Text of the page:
Surprising discovery about Earth-like planets
19 June 2012
Earth-like planets are much more common in our galaxy than has previously been assumed. New research shows that such planets can form around all types of star, not only around certain stars with a high proportion of heavy elements. The results have been published in the journal Nature. One of the authors of the article is Anders Johansen, a researcher in astronomy at Lund University, Sweden.Since the mid-1990s researchers have discovered more and more planets outside our own solar system, known as exoplanets. There are two categories of planet in space, terrestrial planets like Earth and gas giants like Jupiter. Until now, it was believed that both types of planet only existed around stars containing a lot of heavy elements.
However, astronomers have now for the first time actually measured the amount of heavy elements in stars with Earth-like planets found with the help of the Kepler satellite. The results indicate that Earth-like planets can form around all types of star, including those stars that do not have a lot of heavy elements.
“The results are surprising and very interesting”, says Anders Johansen at the Department of Astronomy and Theoretical Physics at Lund University.
Planets are formed in the discs of gas and dust that orbit young stars. When the dust particles collide, larger and larger bodies are formed, until a new planet has been created from the dust. Both terrestrial planets and the cores of gas giants are formed from heavy elements, for example iron. It is therefore easy to understand why planets are found around stars with a high proportion of heavy elements that can provide material for the formation of the planets. However, the new research findings show that Earth-like terrestrial planets can form around all types of star.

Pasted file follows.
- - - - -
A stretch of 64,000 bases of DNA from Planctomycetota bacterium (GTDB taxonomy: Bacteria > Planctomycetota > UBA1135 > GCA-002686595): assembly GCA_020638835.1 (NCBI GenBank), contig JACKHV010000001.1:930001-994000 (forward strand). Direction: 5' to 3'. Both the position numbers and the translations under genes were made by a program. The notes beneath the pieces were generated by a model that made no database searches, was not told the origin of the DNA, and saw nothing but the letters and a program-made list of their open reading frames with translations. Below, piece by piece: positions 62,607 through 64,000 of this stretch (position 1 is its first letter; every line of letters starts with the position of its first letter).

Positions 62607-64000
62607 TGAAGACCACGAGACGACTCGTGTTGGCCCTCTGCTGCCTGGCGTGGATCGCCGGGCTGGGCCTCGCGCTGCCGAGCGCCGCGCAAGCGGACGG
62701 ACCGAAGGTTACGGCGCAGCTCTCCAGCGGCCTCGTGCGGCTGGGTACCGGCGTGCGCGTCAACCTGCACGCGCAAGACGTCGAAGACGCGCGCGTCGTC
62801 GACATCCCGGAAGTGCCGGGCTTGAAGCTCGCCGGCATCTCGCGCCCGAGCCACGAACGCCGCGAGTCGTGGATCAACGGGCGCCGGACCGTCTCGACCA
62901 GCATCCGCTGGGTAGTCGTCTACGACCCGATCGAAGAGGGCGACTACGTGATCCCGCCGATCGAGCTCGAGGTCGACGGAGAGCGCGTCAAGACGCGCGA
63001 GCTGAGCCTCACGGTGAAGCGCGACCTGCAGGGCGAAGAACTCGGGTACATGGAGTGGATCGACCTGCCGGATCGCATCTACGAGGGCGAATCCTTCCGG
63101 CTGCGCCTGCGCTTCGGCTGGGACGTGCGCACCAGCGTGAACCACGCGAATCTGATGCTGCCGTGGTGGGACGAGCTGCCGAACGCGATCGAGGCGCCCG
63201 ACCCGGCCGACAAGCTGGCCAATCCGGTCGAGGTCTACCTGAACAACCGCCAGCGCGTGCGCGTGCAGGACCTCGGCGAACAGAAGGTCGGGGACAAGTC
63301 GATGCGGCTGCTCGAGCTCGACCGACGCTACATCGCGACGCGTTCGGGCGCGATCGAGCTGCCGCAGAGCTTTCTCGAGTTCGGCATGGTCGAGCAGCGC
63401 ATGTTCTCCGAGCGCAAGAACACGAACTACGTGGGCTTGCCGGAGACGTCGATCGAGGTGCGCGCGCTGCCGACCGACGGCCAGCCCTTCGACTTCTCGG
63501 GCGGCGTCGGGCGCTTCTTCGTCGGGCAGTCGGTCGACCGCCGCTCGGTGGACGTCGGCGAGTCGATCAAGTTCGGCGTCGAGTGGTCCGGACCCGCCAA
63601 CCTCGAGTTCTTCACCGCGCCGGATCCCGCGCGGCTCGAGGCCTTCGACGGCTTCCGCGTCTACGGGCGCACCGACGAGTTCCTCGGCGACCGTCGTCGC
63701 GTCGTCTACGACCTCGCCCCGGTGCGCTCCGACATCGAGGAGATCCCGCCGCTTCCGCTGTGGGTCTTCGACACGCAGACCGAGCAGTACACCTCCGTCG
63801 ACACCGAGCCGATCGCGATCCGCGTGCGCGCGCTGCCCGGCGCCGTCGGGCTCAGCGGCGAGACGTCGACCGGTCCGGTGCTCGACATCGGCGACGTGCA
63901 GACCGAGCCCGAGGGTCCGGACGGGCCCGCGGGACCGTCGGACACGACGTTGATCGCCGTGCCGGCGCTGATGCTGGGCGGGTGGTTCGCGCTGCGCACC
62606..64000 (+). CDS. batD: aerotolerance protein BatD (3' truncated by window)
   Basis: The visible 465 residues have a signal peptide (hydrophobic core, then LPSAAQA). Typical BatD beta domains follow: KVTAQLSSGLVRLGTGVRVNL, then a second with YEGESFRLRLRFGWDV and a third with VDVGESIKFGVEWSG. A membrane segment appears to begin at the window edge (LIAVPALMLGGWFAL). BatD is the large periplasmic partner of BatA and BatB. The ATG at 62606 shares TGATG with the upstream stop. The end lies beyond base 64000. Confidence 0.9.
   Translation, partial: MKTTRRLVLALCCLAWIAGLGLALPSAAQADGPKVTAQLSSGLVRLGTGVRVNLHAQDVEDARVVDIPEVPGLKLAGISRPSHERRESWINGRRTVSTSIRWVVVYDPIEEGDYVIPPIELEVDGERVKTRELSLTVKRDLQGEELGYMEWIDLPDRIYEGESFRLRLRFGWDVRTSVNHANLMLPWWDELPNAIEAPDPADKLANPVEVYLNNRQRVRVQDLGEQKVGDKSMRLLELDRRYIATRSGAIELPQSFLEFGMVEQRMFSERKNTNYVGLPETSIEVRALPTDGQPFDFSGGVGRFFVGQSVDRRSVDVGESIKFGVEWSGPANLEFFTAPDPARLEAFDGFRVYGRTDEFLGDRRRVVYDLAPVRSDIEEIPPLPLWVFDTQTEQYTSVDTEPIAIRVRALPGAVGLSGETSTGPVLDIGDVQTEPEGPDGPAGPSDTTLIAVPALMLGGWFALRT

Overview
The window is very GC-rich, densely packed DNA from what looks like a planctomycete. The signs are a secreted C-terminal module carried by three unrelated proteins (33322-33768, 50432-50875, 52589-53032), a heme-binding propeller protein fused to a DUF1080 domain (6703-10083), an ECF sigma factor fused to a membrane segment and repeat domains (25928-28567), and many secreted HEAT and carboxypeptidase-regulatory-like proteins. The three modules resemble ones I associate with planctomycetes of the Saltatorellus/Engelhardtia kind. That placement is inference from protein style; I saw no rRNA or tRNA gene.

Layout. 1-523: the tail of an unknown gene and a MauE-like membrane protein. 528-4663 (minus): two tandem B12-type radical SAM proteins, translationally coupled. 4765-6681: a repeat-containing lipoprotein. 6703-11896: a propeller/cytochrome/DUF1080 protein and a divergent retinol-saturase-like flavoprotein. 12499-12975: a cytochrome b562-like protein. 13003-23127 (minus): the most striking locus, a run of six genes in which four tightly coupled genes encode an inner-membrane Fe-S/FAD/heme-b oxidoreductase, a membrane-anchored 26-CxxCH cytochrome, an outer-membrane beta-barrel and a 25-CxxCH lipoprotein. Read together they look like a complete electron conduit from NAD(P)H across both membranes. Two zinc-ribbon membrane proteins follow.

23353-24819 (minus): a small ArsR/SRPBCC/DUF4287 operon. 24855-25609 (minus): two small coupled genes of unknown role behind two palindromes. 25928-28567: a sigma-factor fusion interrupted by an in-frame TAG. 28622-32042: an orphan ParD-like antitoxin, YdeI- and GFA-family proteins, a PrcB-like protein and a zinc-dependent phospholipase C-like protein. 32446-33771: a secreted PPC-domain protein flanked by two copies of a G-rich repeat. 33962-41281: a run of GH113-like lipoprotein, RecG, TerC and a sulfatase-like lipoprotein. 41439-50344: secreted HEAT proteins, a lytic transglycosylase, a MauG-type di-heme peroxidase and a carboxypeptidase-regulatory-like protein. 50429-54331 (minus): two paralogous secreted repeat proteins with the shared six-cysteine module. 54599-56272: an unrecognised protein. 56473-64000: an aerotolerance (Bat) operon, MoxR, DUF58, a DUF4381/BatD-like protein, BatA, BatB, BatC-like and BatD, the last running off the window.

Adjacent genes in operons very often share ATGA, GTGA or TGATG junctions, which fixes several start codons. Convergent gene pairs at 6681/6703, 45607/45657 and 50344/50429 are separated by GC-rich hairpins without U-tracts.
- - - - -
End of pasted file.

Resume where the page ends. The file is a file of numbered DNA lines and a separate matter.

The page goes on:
“The new findings mean that Earth-like planets are much more common in the Milky Way than had previously been believed. It also means that life in the universe could be much more common”, says Anders Johansen.
The American Kepler satellite was launched on 7 March 2009. From its orbit around Earth, the satellite looks for planets around other stars. Anders Johansen does not work on the Kepler satellite; rather, he is a theorist with a focus on planet formation.
“I was invited by the team behind Kepler to help write parts of the article for Nature on how their new observations affect our view of how planets are formed”, says Anders Johansen, whose own research was awarded prestigious funding from the European Research Council last year.
Text: Lena Björk Blixt
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